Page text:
Allergy drug offers new choice

Heather Owens

Allergy sufferers have a new weapon in their fight against the sniffles and sneezes of allergy season.
Allegra, a new allergy drug recently approved by the federal Food and Drug Administration, will soon be on the market. University Professor of Medicine and practicing allergist Dr. Malcolm Blumenthal said the treatment provides a better option for allergy patients who don’t want to be drowsy as a result of their medication.
“It’s good to have a choice,” Blumenthal said. Allegra is the latest addition to a market, which already includes four other non-sedating antihistamines. Blumenthal said that, though they are similar, subtle differences among the medications make one more effective for a particular patient than another. The presence of Allegra on the market means some patients will receive a better match. Medications should be “tailored to the person,” said Blumenthal, who has been an allergist for 30 years.
Allergies are caused by the body’s reaction to allergens, which enter the body through breathing, eating and skin contact. According to the National Institute of Allergy and Infectious Diseases, allergies affect as many as 50 million people.
According to a statement released by Hoechst Marion Roussel, the company behind Allegra, seasonal allergies are chronic conditions that are most acute during spring and fall. The most common of these allergies are caused by molds, grass pollens and ragweed pollen.
Nasal problems are the most typical allergy symptom, but patients also report itchy, watery eyes and inflammation of the sinuses or ears. Allergies are often undiagnosed and untreated because people mistake their symptoms as being related to a cold or the flu.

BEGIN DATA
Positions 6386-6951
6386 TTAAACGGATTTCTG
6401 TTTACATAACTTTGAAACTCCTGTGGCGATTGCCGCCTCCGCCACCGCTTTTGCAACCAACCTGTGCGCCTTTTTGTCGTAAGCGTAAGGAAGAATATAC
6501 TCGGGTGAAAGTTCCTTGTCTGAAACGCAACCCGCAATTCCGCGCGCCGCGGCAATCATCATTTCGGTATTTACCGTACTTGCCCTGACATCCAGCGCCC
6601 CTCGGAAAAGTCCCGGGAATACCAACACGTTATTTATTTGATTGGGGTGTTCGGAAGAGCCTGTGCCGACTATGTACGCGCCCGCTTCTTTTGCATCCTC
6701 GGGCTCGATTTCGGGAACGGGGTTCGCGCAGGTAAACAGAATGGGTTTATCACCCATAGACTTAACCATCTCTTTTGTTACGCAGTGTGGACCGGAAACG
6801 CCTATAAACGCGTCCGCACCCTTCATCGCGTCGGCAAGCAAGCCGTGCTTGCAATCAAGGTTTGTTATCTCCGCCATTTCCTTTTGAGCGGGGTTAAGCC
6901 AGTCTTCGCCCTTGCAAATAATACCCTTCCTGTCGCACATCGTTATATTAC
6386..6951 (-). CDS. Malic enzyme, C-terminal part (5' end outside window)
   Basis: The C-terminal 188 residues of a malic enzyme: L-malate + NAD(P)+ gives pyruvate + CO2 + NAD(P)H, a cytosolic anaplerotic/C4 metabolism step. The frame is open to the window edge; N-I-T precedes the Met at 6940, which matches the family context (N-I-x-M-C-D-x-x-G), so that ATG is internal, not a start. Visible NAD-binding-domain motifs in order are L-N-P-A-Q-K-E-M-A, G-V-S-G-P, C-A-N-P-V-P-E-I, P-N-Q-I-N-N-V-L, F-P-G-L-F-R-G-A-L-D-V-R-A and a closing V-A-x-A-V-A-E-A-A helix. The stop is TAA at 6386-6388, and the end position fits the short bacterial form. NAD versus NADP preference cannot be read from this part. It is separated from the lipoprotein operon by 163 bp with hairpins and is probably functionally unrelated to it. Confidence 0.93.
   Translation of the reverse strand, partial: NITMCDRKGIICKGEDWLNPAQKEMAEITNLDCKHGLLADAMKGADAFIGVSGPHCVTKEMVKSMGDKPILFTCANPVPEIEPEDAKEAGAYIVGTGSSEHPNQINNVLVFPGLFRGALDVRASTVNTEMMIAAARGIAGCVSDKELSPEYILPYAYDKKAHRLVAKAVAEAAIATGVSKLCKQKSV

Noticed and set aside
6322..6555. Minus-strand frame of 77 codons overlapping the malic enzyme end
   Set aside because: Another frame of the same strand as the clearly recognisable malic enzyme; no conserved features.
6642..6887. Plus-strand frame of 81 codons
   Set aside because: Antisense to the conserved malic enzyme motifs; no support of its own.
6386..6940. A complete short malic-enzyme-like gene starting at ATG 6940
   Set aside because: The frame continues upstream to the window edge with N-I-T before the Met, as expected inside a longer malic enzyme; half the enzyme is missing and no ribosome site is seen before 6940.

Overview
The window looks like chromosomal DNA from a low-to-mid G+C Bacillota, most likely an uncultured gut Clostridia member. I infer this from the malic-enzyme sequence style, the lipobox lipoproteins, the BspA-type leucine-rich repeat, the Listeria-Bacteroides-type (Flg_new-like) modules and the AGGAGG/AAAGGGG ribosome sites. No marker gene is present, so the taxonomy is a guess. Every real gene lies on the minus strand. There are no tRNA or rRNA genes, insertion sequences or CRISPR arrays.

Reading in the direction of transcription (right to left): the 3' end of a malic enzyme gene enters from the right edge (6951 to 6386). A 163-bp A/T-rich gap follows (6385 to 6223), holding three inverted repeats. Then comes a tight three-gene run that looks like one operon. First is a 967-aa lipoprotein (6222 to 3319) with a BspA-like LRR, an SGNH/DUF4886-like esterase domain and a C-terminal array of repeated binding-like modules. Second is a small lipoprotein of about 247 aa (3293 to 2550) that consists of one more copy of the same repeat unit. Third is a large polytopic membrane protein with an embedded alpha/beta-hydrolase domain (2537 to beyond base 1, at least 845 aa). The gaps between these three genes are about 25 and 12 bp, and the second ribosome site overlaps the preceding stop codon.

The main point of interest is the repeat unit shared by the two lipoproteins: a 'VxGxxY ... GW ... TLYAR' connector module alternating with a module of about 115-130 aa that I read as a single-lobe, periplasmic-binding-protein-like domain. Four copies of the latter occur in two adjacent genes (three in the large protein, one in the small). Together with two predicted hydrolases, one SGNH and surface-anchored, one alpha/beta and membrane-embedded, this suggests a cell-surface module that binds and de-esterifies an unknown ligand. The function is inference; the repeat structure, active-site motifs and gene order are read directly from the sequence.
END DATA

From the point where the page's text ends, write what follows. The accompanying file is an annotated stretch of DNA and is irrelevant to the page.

Allegra was developed as the result of concerns about the side effects associated with the use of Seldane, a popular prescription antihistamine manufactured by Hoechst Marion Roussel, Allegra’s creators. Blumenthal said Seldane interferes with the breakdown of other drugs in the liver.
When Seldane was given with another drug, “It prevented the other drug from being metabolized,” Blumenthal said. This led to dangerous side effects. For example, when Seldane is given with Erythromycin, a common antibiotic, the combination is known to cause cardiac arrithmias, a potentially lethal condition. Increased awareness of Seldane’s dangers allowed Clariton, the drug’s primary competitor, to capture the leadership position in the market.
Allegra, which is derived from Seldane, is able to prevent allergic reactions without involving the parts of Seldane that caused problems in the past.
Allegra is a non-sedating antihistamine, which means that it will not cause drowsiness. It is a choice for those who suffer from hay fever, hives or sneezing because of allergies, Blumenthal said. Allegra will be available by prescription in mid-to-late August.